Monday, April 27, 2009

Dylan and Nabokov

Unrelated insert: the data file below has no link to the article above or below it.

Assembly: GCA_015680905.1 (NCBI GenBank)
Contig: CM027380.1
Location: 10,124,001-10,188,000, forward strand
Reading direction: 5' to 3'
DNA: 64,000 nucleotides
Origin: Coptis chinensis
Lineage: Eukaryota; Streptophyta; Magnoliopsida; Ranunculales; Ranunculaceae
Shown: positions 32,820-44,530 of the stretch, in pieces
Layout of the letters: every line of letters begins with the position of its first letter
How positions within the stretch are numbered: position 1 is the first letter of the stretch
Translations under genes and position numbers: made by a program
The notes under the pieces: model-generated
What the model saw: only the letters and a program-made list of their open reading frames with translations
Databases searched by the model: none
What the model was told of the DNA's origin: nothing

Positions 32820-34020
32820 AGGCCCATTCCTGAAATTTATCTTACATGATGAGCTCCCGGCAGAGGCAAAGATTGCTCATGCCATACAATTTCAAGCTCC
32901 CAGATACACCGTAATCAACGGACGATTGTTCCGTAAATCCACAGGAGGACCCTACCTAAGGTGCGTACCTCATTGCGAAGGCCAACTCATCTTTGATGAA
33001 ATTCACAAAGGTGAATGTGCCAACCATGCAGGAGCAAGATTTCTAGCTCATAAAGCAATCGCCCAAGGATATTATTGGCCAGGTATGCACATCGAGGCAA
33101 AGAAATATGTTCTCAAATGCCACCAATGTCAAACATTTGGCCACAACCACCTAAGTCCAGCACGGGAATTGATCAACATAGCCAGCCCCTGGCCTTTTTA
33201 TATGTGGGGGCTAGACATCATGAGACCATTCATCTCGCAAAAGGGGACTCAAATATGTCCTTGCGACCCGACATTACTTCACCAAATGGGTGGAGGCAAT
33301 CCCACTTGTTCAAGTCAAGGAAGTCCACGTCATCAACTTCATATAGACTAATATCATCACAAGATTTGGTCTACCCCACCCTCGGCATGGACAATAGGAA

Bob Dylan's song "Ballad of a Thin Man" is about a man who appears to be really intelligent, but he actually doesn't understand anything that is going on around him. Mr. Jones "walks into the room with a pencil in his hand", ready to take notes and describe everything. He is constantly asking questions and he thinks he is better than everyone around him (it's impossible that he is a freak). Mr. Jones has spent time with intellectuals like professors and lawyers and is "very well read", but despite this all the strange characters around him are insulting him, calling him a freak, a cow, and saying "there ought to be law against him coming around".  Bob Dylan seems to be poking fun at the same kind of person Nabokov was mocking in the introduction to Lolita. John Ray is a person who would seem to be very intelligent; after all, he does have a Ph.D. However, he doesn't really understand anything about the book on which he is claiming to be an expert. Ray reads Lolita as a case history and for a moral lesson, when in fact Nabokov did not intend for the book to be read this way. Both Mr. Jones and John Ray are characters who are definitely real people, out there somewhere, and Dylan and Nabokov have pointed out that while they may find themselves to be superior, they are in reality clueless. 

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